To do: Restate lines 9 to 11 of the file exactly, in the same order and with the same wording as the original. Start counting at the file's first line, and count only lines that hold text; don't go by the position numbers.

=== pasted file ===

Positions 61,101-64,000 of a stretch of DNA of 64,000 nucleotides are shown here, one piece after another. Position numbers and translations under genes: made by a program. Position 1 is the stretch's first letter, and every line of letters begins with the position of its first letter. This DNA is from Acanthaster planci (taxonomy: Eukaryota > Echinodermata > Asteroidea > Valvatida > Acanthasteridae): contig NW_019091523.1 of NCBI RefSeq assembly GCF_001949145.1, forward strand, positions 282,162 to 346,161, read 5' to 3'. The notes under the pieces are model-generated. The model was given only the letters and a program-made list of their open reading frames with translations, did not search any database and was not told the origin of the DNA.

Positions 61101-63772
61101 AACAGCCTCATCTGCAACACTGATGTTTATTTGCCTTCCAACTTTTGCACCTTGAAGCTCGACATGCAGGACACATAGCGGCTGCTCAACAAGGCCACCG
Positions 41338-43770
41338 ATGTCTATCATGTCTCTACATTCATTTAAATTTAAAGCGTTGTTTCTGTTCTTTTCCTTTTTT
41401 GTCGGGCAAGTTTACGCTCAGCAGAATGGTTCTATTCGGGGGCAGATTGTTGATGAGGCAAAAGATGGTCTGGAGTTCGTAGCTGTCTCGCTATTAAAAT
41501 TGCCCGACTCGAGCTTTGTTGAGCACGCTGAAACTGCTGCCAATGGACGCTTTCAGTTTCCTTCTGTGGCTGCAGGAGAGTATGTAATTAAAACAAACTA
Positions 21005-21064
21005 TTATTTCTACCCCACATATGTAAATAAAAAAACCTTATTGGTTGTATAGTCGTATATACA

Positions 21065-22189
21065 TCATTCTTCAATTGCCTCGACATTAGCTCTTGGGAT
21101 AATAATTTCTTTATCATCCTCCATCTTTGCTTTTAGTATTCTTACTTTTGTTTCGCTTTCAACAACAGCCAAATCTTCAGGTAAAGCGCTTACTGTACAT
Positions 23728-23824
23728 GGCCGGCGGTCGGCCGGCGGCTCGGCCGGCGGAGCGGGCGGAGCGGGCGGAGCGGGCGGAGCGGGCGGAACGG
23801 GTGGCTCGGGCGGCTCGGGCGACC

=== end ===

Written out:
21005 TTATTTCTACCCCACATATGTAAATAAAAAAACCTTATTGGTTGTATAGTCGTATATACA

Positions 21065-22189
21065 TCATTCTTCAATTGCCTCGACATTAGCTCTTGGGAT